In the first such Court of Protection application regarding bone or stem cell donation and involving the Human Tissue Authority, it was held to be in MC’s best interests for her blood stem cells to be donated for the benefit of her mother.
This case will be of interest to practitioners, healthcare providers and commissioners because it provides further guidance on capacity and best interests decisions which do not provide a direct benefit to P.
Practitioners, health care providers and commissioners should be mindful that:
- This is the first time an application for bone marrow or stem cell donation by someone lacking capacity has come before the Court of Protection (although the High Court has previously dealt with similar cases prior to the MCA 2005) and is also the first time that the Human Tissue Authority (“HTA”) has been involved in a case of this nature. The case therefore gives useful guidance for cases concerning bone marrow or stem cell donation in future.
- In determining best interests in such circumstances, there should be a consideration of not only factors that will have a direct benefit but also the wider context and factors that will indirectly benefit the donee.
- In circumstances where an adult lacking capacity to make decisions regarding bone marrow or stem cell donation has no Lasting Power of Attorney or Deputy who can give consent on their behalf, the case should be brought before the Court of Protection to make a determination.
For further information about this case, please contact Ellen Lloyd.
You can read the full case summary below.
A NHS Foundation Trust v MC  EWCOP 33
- Mental Capacity Act 2005
- Best Interests
- Stem Cell Donation
In this case, the Judge was asked to consider whether it was in an incapacitous 18 year old’s (MC’s) best interests to have her stems cells collected and used to benefit her mother who had been diagnosed with chronic leukaemia.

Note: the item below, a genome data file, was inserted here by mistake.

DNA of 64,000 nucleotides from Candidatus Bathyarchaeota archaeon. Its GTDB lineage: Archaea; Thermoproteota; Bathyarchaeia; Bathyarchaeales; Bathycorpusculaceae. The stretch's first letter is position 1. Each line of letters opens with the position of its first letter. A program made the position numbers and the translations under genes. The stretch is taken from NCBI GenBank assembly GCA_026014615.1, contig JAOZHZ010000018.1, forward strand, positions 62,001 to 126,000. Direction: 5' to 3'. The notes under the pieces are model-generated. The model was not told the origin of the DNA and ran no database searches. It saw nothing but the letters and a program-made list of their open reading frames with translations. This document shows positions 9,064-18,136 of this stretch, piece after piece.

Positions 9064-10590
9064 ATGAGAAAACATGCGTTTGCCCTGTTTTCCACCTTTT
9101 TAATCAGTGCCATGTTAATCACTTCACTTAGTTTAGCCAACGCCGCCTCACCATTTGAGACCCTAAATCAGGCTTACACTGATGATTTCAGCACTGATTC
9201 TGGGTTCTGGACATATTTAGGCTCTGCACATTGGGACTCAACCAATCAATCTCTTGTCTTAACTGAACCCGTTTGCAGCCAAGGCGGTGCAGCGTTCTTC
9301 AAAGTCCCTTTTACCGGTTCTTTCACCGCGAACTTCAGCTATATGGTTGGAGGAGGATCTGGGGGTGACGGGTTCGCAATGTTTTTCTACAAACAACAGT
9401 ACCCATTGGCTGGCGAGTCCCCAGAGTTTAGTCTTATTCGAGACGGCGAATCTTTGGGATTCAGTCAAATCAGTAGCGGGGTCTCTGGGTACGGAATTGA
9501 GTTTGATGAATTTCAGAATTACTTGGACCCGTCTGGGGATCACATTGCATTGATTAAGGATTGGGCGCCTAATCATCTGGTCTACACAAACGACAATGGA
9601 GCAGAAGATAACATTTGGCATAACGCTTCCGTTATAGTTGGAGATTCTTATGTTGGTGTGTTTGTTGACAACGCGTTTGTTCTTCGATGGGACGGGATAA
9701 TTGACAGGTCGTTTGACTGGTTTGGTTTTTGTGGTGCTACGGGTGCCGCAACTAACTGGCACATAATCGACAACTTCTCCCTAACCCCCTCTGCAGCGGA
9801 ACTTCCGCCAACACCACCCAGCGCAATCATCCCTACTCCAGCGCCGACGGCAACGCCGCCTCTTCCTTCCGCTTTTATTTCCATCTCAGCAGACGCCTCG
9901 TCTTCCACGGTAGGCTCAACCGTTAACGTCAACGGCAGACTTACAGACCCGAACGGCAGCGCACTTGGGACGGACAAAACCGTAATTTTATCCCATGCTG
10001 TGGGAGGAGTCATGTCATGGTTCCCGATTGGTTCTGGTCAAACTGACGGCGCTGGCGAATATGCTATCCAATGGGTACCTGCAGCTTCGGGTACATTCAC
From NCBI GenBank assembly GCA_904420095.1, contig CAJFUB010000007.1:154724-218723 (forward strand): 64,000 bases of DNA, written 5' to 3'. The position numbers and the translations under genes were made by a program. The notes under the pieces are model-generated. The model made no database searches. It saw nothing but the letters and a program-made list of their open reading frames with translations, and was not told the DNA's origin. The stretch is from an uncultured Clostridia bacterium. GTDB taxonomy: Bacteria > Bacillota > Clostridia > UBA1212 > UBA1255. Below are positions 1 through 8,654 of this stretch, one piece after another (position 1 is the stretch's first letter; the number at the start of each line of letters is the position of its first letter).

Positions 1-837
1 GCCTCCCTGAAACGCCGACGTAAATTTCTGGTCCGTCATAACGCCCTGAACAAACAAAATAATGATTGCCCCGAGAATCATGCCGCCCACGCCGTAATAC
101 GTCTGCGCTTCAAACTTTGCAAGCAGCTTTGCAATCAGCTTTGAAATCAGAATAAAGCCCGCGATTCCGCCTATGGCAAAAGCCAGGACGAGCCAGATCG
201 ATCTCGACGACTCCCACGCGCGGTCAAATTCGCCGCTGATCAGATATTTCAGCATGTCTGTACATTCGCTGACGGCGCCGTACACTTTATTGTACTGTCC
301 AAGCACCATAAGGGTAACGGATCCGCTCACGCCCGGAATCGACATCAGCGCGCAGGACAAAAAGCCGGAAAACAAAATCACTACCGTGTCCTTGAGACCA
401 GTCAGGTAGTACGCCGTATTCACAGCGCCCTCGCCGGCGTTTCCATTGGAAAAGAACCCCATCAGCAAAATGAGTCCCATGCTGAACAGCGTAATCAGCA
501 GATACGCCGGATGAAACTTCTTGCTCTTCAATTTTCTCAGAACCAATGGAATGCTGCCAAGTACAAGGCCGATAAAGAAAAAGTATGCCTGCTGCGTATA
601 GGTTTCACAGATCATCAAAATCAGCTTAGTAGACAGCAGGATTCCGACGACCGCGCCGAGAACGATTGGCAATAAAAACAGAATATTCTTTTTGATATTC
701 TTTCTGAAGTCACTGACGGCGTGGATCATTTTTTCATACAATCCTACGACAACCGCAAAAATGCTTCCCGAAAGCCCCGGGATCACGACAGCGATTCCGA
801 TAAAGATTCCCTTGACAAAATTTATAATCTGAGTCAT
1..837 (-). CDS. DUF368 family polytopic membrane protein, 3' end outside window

The Judge concluded that it was in MC’s best interests to donate her stem cells for the benefit of her mother.
In reaching this conclusion the Judge considered the following:
- The risks and benefits of the procedure.
- That the procedure had no direct physical benefit to MC herself. However, there were clear emotional, social and psychological benefits to her by her mother’s life being extended.
- Although MC did not understand the details, she could understand that her mother was not well and that she may have the ability to extend her mother’s life. She had repeatedly expressed a wish that she wanted to give what help she could.
In relation to the process undertaken by the accredited assessor when reporting to the HTA on issues of capacity, the Judge stated: “There should be a considered risk and benefit analysis by the accredited assessor. It [Stem cell donation] could only be beneficial if a considered deliberation of the factors set out within s.4 of the Mental Capacity Act 2005 was performed in each case where the HTA is faced with an issue of capacity of the done”.
This case concerned an 18 year old woman, MC, with undisclosed learning and language difficulties. An application was brought by an NHS Trust seeking the court’s permission for the collection of peripheral blood stem cells so that they could be donated to her mother who was diagnosed with chronic leukaemia.
MC lived at home with her parents and two younger siblings. Her mother’s life expectancy without a stem cell transplant was estimated to be 12 months. Other members of the family had been screened as potential donors but MC was the only one who was a suitable match.